Posts Tagged ‘muscle cramps’

Cutting The Mustard

February 12, 2014

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Athletes often use sports drinks and energy gels to refuel and prevent muscle cramps during strenuous activities. These costly and high sugar aids can easily be replaced by a simple fast food staple: mustard packets.

Muscle cramps are often caused by a deficiency in  acetylcholine, the neurotransmitter that simulates the muscles during work. When consumed, mustard triggers the body to produce more  acetylcholine, due to it’s high acetic acid content.

Turmeric, which gives mustard it’s rich yellow hue, is thought to have beneficial properties as well. Often touted as an anti-inflammatory and a natural arthritis aid, turmeric is thought to reduce muscle stiffness and joint swelling.

Vinegar, found in prepared mustard, is another home remedy which is effective in  relieving muscle cramps. Just one packet of mustard contains the same amount of sodium as 8 oz. of Gatorade Endurance. The combination of vinegar, sodium and turmeric packs a big punch in supporting athlete’s quick nutritional needs.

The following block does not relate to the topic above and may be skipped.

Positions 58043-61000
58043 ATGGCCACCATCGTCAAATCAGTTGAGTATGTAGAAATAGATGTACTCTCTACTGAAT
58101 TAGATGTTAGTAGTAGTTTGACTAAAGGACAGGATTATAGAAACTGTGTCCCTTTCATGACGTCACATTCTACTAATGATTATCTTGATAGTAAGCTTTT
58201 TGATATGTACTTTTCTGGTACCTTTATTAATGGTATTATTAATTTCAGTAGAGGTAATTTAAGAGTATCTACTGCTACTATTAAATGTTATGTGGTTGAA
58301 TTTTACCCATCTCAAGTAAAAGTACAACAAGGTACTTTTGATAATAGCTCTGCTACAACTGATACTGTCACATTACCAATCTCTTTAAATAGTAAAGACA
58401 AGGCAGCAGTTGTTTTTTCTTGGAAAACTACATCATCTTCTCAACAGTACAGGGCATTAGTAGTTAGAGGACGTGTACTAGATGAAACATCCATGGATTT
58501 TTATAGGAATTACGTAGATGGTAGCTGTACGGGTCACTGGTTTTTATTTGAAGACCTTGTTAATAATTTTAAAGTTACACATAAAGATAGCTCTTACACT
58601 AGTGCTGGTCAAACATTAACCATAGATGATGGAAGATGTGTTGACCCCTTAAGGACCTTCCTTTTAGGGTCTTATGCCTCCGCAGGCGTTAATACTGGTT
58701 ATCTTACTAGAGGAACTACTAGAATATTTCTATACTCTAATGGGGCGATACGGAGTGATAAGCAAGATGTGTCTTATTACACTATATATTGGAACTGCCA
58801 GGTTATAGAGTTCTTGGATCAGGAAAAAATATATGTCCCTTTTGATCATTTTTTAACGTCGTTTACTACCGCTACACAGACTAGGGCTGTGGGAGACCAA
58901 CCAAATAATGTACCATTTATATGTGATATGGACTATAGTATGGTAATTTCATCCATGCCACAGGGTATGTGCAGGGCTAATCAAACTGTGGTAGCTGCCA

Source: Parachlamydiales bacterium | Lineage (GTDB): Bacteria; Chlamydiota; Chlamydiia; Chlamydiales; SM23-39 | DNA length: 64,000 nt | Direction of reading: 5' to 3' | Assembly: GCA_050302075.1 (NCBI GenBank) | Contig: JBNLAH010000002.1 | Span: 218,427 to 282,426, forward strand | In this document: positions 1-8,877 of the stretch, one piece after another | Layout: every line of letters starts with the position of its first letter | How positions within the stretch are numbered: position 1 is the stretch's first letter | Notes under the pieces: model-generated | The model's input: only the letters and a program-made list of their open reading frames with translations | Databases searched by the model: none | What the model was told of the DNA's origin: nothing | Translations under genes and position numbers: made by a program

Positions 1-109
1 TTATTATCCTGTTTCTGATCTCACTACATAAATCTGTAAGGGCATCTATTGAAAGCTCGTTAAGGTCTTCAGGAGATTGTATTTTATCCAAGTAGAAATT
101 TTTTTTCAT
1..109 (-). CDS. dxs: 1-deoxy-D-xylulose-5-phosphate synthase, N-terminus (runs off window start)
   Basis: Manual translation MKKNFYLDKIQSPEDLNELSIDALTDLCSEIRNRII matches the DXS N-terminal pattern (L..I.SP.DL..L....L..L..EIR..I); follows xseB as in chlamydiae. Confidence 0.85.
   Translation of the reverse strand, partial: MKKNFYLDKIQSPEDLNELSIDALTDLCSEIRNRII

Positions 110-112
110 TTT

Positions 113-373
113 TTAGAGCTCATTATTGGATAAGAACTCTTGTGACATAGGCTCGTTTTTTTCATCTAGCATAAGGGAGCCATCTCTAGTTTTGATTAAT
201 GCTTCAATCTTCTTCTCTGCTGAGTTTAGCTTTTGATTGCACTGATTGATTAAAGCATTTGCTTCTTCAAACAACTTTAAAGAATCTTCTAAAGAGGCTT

If your artificially flavored sports gels and drinks aren’t cutting the mustard anymore, it might be time to try the real deal.

photo: Glasshouse Images

Hot Tips Tuesday: Relieving Muscle Cramps

August 20, 2013

Everyone who does any type of physical activity has experienced leg cramps and side stitches. Today’s tips will help you beat them in no time.

New runners are often plagued by side stitches; those gripping cramps that form at the side of your waist. It happens when the overworked diaphragm begins to spasm.

To ease the pain, slow your pace, and exhale forcefully each time the foot opposite from the painful side strikes the ground. It can also help to massage the area until the pain subsides.

Avoid them by eating lightly at least 1 hour before running. A full stomach can trigger side stitches.

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Leg cramps and toe cramps are other painful side effects of working out, or even walking in high heels all day. They often hit in the middle of the night, and can be absolutely excruciating.

For a “Charley horse,” deeply massage the area until you can get up and walk it off.

For toe cramps, pull the toes towards you until the muscle starts to relax and the worst of the pain subsides.

Muscle cramps can often signal dehydration. Be sure to drink enough water when you work out to help prevent them.

You might also try keeping tonic water on hand. The quinine in the beverage has been known to relieve the spasm.

Doing dynamic stretches to warm up, and stagnant stretches to cool down will help prevent muscle cramps post workout.

photo: Glasshouse Images

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